Gear Review: La Sportiva Miura Climbing Shoe
The La Sportiva Miura is an high-performance, do-it-all, “quiver-of-one” climbing shoe that edges really well, but isn’t the most soft or sensitive shoe, especially during its long break-in period. The Miura, aka the “Bananas” as they are affectionally called by aficionados, is built for all angles and rock types. It’s comfort, support and unique, speedy lacing system make this classic shoe appropriate for all types of climbing.
Profile Shape: Minimal Downturn
Asymmetrical Curvature: High
Closure Style: Speed Lacing System
Sole: 4mm Vibram XS Edge
Construction: High tensioned slingshot rand
Weight of Size 38: 8.43oz
Size Tested: 41.5
Street shoe size: 10 U.S.
The Miura, aka the “Banana,” as it is affectionately known by aficionados, is built for all angles and rock types. Its comfort, support and unique, speedy lacing system make this classic shoe appropriate for all types of climbing. It’s ideal for everyone from beginners to expert climbers.
The Miura is made for narrow to medium-width feet. While this shoe is highly asymmetrical, its relatively flat-lasted sole will provide comfort even for new climbers who aren’t used to wearing asymmetrical, high-performance shoes. The heel cup is low-volume, and in general there is little dead space in this shoe, in part due to a lacing system that allows you to cinch down the shoe around your foot as necessary.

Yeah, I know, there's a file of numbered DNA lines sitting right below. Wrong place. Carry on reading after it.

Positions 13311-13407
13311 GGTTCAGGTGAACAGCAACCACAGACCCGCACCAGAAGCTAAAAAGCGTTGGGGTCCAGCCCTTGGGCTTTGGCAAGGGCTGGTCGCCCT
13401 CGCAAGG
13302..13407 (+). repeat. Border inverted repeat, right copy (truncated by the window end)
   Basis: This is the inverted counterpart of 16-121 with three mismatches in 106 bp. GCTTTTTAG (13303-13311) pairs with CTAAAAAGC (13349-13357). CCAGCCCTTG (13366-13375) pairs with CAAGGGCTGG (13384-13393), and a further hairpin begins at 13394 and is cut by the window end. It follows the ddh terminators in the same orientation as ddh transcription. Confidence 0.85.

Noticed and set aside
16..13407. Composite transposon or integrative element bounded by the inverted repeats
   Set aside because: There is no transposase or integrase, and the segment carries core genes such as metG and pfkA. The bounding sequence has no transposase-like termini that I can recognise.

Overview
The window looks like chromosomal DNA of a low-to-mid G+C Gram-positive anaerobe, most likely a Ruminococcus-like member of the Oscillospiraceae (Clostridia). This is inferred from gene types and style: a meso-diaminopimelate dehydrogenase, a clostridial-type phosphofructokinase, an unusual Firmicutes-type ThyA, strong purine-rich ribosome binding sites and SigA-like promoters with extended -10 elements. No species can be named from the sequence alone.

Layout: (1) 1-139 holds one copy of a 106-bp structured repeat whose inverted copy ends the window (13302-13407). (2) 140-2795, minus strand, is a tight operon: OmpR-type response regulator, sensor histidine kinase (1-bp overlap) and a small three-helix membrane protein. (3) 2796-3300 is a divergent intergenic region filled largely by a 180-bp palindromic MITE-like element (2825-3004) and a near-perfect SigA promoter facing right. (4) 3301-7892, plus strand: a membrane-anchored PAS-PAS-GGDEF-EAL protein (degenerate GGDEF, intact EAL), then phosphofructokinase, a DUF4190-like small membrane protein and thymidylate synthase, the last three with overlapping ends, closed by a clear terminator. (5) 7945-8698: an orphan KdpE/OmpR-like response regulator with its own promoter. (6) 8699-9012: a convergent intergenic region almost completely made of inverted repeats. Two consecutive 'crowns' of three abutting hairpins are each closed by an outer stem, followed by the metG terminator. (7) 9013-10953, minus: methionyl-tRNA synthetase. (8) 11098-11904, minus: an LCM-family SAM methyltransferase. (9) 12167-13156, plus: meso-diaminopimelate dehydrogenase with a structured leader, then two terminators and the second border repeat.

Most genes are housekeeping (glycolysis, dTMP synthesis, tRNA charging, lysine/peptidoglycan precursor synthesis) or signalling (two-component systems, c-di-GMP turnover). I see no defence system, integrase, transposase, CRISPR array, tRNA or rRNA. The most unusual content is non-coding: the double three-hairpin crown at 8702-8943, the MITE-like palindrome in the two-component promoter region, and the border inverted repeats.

The Miura has a long break-in period in which the shoe feels too stiff and clunky. Expect anywhere from one week to one month to break these shoes in, depending on how much you climb and how heavy you are. Expect it to stretch anywhere from one-half to a full size.
Durability & Construction
One of the biggest problems with the Miura is also one of its greatest features. The speed lacing system provides easy-on, easy-off access. In fact, I’ve never worn a lace-up climbing shoe that is easier to take on and off. The thick laces are super comfortable, never digging into the top of your foot.
That said, the laces tend to blow out early, especially if you’re in the habit of really cinching and pulling hard and fast. Gently pulling the laces seems to help with their lifespan, but expect to wear through your laces before you wear through your rubber.
The narrow, low-profile toe shape lends itself to precision footwork, but the balance between sensitivity and stiffness is really what makes the Miura one of the best-edging shoes on the market. The shoe uses Vibram XS Edge, a slightly harder rubber that’s a bit more durable.
The Miura really struggles on smears straight out of the box. But as the shoe breaks in, I find it performs well enough to never think twice about standing on blank granite spoons. If I’m gearing up for a .5 to 1.5-inch crack/lieback corner, the Miura would be one of the first shoes that I would want to wear. The chiseled outer edge of the toe box adds a lot of security to your inside foot when you’re jamming/smearing in those situations. The shoe has great torsional stiffness for straight-in hand cracks, too and enough sensitivity for finger cracks.
For edging and for crack climbing on granite and sandstone, it’s hard to beat the Miura. It isn’t terribly soft or sensitive, especially during its long break-in period; however, it’s an extremely comfortable, high-performance shoe with a long shelf life and a last that stands up to a few resoles. If ever there were such a thing as a “quiver of one” climbing shoe, this would be it.